Discrete and Process Automation

Watch Rapid Testing of 3D-printed Parts by a Robotic Work Cell

20 June 2018

The time required to manufacture a product has been considerably shortened by the advent of 3D printing. However, qualification testing technology to ensure that the product functions as intended cannot be borrowed from traditional manufacturing processes and is more time intensive than desirable.

The Alinstante robotic work cell scans a 3D-printed part to compare what was made to the original design. Photo by Randy MontoyaThe Alinstante robotic work cell scans a 3D-printed part to compare what was made to the original design. Photo by Randy Montoya

Researchers at U.S. Sandia National Laboratories have engineered a potential solution in the form of a modular, scalable, robotic testing system. Named Alinstante - Spanish for “in an instant” - the system features a commercial robot in the middle of a six-sided work cell to perform rapid, high-throughput testing.

Each of the six "petal" workstations can host different commercial or custom testing systems, which can be swapped in and out depending on the kind of tests needed. The configuration allows combining multiple petals in a honeycomb-like structure to allow handoffs from petal to petal and provide almost limitless testing scalability.

Safety light curtains were also installed wherever a person and the robot might interact. If a person reaches into the work cell, or if the robotic arm reaches out of the work cell, the light beam is broken and the robot automatically stops.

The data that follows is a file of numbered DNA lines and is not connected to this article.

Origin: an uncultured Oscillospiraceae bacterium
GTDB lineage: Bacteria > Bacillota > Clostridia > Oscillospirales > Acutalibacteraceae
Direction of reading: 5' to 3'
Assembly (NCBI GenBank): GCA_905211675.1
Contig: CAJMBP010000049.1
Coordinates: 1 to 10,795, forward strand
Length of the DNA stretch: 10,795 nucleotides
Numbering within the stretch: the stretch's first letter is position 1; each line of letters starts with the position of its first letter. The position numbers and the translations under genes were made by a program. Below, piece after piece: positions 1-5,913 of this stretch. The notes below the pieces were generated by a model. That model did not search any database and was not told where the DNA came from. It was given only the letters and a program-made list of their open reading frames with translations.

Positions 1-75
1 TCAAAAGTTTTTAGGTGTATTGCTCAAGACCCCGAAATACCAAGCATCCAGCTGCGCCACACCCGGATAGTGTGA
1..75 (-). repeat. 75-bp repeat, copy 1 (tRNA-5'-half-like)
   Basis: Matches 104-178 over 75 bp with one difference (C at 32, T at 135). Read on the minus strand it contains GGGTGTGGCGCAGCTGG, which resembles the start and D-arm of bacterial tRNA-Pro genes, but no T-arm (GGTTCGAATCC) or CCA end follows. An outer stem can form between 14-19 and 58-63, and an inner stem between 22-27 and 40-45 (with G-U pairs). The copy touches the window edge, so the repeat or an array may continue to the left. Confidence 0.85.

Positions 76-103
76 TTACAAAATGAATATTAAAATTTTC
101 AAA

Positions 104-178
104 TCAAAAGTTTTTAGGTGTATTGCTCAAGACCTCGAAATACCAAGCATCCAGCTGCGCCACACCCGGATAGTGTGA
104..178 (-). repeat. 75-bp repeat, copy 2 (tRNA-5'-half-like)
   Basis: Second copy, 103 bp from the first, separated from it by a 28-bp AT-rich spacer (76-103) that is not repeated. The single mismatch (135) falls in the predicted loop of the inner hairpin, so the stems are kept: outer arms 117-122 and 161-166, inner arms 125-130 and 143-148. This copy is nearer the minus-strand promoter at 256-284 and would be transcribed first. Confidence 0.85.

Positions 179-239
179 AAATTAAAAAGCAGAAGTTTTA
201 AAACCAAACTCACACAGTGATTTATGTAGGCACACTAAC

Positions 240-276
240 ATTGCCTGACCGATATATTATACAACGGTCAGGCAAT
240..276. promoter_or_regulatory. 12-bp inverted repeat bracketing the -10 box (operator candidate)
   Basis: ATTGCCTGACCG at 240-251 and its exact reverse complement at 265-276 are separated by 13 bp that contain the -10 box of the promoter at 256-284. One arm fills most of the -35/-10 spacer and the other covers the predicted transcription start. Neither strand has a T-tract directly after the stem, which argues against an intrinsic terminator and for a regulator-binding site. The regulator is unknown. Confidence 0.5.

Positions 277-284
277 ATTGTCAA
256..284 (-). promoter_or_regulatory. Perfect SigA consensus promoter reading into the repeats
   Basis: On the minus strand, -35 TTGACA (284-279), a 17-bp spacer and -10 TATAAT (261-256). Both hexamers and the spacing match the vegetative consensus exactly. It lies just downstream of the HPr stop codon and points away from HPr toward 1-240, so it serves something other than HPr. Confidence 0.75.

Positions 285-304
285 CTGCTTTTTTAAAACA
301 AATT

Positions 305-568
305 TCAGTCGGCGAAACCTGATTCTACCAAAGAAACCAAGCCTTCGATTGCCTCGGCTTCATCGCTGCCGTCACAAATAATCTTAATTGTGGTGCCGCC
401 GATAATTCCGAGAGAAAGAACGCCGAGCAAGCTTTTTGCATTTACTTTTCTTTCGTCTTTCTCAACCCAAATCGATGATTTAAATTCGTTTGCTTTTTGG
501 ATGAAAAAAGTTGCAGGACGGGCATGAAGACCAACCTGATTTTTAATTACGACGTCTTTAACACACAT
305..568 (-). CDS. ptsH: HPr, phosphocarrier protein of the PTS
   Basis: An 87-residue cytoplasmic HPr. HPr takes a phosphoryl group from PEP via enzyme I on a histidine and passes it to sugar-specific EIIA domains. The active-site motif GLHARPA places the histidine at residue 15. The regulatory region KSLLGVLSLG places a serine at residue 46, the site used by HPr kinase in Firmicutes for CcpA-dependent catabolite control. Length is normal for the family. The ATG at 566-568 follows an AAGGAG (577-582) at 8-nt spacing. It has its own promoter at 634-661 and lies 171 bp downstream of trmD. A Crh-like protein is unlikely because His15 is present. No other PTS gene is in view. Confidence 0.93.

The prototype Alinstante work cell only has two testing stations and a rack where users can place their parts. The first station is an off-the-shelf structured light scanner that can convert a scan into a 3D model for direct quantitative comparison to the original intended design. The second station is a load frame for testing physical properties, such as tensile and compression testing, which subjects objects to stress until breaking or deformation.

In the near-term, the researchers plan to have a user interface that will allow a non-expert to place parts on a tray in the parts rack, select a few tests and get the data automatically. The software architecture also needs to be modular so new modules and tests can be added easily.

The team is also interested in the addition of a laser-induced breakdown spectrometer to Alinstante, which would be useful for determining the batch-to-batch consistency in the chemical composition of parts in a minimally destructive manner. X-ray tomography, corrosion testing and density measurements are other tests the designers would like to add to Alinstante.

To contact the author of this article, email shimmelstein@globalspec.com

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